-Â Thinking, Fast and Slow by Daniel Kahneman. Â I first came across the science of cognitive biases, which studies the ways in which we typically make mistakes in our thinking, when I worked for a short while at a lab at George Washington University in the early 90’s. Â That field was founded by Daniel Kahneman and Amos Tversky, two psych researchers. Â I found their work fascinating. Â Now Kahneman, who since won a Nobel Prize for the work (Tversky did not share the prize as he had died some years before), has written a book about it. Â It’s one of those books that is likely to change my life. Â It covers how we often act irrationally, and is full of fascinating and disturbing facts. Â For example: judges are more likely to give more lenient sentences and grant parole to prisoners whose cases they review soon after eating. Â Which seems just wrong. Â Anyway, strongly recommended.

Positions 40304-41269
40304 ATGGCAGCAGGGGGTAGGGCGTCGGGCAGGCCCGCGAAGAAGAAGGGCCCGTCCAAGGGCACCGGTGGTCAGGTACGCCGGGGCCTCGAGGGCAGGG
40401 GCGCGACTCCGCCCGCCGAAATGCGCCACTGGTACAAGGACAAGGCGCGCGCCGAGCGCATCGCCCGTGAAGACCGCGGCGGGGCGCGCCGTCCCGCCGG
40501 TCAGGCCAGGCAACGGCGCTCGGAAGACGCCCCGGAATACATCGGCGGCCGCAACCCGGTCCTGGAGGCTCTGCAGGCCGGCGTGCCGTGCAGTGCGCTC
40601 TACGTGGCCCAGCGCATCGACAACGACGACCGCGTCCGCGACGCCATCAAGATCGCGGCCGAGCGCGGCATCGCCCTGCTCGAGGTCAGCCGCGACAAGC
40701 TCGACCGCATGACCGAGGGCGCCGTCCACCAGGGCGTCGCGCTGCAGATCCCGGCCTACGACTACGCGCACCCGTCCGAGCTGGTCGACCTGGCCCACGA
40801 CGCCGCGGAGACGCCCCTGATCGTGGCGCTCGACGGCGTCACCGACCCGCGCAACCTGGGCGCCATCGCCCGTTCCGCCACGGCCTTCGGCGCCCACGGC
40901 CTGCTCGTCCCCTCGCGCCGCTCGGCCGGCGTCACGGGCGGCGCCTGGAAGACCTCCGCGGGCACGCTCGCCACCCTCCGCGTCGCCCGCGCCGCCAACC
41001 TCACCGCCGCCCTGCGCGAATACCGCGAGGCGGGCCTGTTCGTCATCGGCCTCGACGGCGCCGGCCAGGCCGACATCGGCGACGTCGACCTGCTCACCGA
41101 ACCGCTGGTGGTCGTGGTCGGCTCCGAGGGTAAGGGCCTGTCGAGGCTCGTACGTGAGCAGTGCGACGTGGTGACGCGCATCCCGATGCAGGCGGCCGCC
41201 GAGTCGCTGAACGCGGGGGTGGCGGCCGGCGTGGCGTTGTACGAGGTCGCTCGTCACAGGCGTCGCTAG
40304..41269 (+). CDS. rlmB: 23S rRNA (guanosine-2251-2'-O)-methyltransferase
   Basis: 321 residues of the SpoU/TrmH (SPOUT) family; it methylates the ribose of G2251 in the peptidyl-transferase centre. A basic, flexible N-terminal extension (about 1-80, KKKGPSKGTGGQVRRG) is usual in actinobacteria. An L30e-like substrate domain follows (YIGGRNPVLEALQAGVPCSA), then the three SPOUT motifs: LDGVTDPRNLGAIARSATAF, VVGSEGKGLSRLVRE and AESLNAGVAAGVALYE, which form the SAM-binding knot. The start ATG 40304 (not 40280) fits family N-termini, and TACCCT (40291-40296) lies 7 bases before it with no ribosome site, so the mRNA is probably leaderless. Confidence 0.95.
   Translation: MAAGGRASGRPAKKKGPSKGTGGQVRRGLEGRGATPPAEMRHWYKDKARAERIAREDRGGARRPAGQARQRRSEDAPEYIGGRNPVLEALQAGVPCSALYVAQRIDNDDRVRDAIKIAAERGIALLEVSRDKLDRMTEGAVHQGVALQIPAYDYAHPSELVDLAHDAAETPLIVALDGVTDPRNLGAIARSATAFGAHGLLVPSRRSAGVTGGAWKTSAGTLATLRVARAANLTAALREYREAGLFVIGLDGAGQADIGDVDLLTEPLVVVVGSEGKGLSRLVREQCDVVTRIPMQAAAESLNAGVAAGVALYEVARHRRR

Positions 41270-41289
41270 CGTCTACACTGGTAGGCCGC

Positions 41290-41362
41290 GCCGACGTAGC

-Â The Righeous Mind: Why Good People are Divided by Religion and Politics, by Jonathan Haidt. Â My son Andy recommended this one. Â He knows Haidt, a psych professor at UVA. Â It was a good recommendation. Â This makes an interesting companion piece to the Kahneman book. Â It covers the field of moral psychology, or how our minds determine what is right and wrong. Â As such, it covers much of the same ground as Kahneman, discussing how irrationality affects our moral judgments. Â Haidt’s view is that there are differences between how conservatives and liberals make moral choices, but both approaches have valid aspects and are valuable. Â An interesting read.
-Â End This Depression Now! by Paul Krugman. Â I’ve been reading Krugman’s articles and blog posts on the economy for several years now, and I’m generally convinced by his point of view. Â I enjoyed this book, but it does seem to be a bit over-simplified at some points, and a bit lacking in specifics of what our policies should be.
-Â Redshirts by John Scalzi. Â An excellent idea – it looks at life on a ship much like the USS Enterprise from the perspective of the redshirted minions whose only purpose seems to be to die showing what the monsters do. Â In execution, not as good. Â The characters are largely cardboard, the plot not quite involved and twisty enough. Â But fun anyway.